Earlier this year I visited Maria Elena Pombo's studio—an airy warehouse loft with large industrial windows nestled in the heart of Bushwick, Brooklyn. Decorated with mementos from travel and thrift store trinkets, the space felt like a second home yet was also obviously a place to create. A large work table sat in the center of the room, a cart filled with reams of gauzy fabric was pushed off to the corner, painter's buckets full of avocado seeds were stacked by the window sill, and a steel-frame shelving unit was lined with mason jars filled with various red and pink liquids. At play were the contrasting practices of structured, measure-twice-cut-once craftsmanship and curious, uninhibited experimentation—a perfect union of Maria Elena's Parsons training and new-found love for plant-based dyeing. From this narrative and Maria Elena's endless sense of curiosity came Fragmentario, a creative studio through which she explores and preserves the centuries-old practice of plant-based dyeing.

I spoke with Maria Elena about her natural dyeing process—from the organic materials she works with to the many elements that can be manipulated to alter the hue of a final product—and was fascinated by the results she was able to achieve. She explained how different waters from around the world yield different results and how this practice preserves a piece of her Venezuelan history. Maria Elena typically works with small quantities, but I couldn’t help wonder what the world could look like if the fashion industry adopted plant-based dyeing on a larger scale. It's commonly known that fashion is wasteful—the textile industry is the second-largest polluter in the world—but the environmental repercussions of chemical dyeing often are dismissed, yet equally alarming. In a city like Tirupur, India, for instance, groundwater is undrinkable due to the chemical dye runoff that's poured into the local river from factory wastewater. That's a city of over 350,000 residents left without a safe source of drinking water.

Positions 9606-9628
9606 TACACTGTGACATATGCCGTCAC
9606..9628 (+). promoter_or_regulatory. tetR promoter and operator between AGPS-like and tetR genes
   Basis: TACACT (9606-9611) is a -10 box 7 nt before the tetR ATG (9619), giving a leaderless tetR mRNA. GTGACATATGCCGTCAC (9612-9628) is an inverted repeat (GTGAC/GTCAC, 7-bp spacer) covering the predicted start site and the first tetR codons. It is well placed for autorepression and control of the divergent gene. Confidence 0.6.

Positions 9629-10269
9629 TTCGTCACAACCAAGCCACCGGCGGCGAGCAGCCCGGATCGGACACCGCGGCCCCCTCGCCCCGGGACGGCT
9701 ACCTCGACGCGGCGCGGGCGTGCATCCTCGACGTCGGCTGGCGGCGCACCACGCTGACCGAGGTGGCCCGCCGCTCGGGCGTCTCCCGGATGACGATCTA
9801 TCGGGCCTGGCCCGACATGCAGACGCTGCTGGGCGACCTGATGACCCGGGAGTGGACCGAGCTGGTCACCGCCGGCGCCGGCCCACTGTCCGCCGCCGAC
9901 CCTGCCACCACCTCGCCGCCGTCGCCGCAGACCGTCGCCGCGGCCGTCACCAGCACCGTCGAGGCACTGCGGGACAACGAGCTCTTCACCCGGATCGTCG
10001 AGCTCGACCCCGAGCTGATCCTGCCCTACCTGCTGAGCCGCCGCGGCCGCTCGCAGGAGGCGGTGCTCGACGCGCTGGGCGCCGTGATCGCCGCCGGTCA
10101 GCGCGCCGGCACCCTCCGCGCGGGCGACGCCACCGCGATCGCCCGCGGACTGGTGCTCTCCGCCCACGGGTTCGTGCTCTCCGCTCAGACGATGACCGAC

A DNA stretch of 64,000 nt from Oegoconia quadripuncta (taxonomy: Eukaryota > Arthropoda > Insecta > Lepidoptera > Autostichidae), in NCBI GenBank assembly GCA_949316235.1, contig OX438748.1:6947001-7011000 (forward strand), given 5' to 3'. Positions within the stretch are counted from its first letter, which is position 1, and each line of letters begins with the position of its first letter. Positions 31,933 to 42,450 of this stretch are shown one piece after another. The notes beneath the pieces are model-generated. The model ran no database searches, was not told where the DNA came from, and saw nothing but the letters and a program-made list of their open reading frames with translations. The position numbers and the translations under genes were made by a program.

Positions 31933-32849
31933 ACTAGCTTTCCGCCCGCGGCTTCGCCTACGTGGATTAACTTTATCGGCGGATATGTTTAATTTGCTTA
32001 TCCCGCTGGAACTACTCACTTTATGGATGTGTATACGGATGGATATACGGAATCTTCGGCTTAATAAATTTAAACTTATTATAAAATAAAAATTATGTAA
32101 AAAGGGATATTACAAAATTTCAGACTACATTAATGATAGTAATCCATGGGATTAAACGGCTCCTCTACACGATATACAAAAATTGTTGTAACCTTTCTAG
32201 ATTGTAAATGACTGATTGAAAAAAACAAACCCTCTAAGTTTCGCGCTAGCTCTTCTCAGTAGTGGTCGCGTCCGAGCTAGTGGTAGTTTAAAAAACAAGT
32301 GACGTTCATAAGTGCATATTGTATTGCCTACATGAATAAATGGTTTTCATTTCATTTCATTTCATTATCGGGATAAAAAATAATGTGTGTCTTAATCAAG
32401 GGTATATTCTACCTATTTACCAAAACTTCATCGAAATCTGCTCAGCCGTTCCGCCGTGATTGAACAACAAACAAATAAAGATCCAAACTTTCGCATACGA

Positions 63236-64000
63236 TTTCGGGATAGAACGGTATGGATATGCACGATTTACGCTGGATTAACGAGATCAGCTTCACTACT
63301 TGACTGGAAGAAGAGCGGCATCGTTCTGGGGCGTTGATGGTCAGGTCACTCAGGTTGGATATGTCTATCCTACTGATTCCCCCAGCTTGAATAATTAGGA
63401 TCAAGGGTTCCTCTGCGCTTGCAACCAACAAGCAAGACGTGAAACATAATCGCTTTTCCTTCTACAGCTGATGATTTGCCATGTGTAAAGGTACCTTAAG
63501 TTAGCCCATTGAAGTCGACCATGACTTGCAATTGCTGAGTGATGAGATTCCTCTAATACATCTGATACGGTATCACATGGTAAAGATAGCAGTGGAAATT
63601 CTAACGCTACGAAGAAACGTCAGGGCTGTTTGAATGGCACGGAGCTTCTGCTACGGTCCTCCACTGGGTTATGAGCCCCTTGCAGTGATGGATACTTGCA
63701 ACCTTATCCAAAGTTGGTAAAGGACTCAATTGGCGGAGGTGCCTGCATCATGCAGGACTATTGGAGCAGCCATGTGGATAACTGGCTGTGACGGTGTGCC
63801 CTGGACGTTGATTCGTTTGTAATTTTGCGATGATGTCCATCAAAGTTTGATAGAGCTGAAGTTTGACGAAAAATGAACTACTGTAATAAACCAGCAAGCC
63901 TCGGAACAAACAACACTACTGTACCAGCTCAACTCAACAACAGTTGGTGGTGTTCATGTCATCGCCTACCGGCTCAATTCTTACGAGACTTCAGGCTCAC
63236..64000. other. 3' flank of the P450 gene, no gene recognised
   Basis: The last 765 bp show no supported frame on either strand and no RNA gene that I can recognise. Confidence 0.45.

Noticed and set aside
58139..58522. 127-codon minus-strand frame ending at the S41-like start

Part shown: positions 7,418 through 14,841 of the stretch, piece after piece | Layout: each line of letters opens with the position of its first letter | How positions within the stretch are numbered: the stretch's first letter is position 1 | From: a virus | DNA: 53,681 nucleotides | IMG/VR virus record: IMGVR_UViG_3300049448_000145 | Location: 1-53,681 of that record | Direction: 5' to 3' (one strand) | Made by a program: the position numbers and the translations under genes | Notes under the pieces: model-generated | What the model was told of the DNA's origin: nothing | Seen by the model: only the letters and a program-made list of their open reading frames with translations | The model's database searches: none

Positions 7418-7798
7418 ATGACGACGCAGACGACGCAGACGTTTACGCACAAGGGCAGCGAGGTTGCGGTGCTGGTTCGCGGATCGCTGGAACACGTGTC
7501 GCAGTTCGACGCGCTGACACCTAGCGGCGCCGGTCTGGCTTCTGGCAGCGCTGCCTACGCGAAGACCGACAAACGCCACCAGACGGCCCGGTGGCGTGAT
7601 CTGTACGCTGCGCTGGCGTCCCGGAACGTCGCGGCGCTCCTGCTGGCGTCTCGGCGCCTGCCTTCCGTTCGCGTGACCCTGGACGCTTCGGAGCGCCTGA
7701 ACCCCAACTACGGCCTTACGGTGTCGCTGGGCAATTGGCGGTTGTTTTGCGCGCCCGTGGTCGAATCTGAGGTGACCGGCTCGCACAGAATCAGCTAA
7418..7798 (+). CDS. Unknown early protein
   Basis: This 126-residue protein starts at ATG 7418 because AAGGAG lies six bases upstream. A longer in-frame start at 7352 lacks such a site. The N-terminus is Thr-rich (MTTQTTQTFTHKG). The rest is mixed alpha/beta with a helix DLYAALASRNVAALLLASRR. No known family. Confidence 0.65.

Could adopting a natural dyeing practice, similar to Maria Elena's, be the future of sustainable fashion? Maria Elena suggests that when amplified on a larger scale, plant-based dyeing (unless carried out incredibly responsibly) can take other environmental toles like deforestation. For her, more than anything, it is a profound way to connect with nature and revive a traditional cultural practice. Read more from my conversation with Maria Elena and let us know your thoughts in the comments below.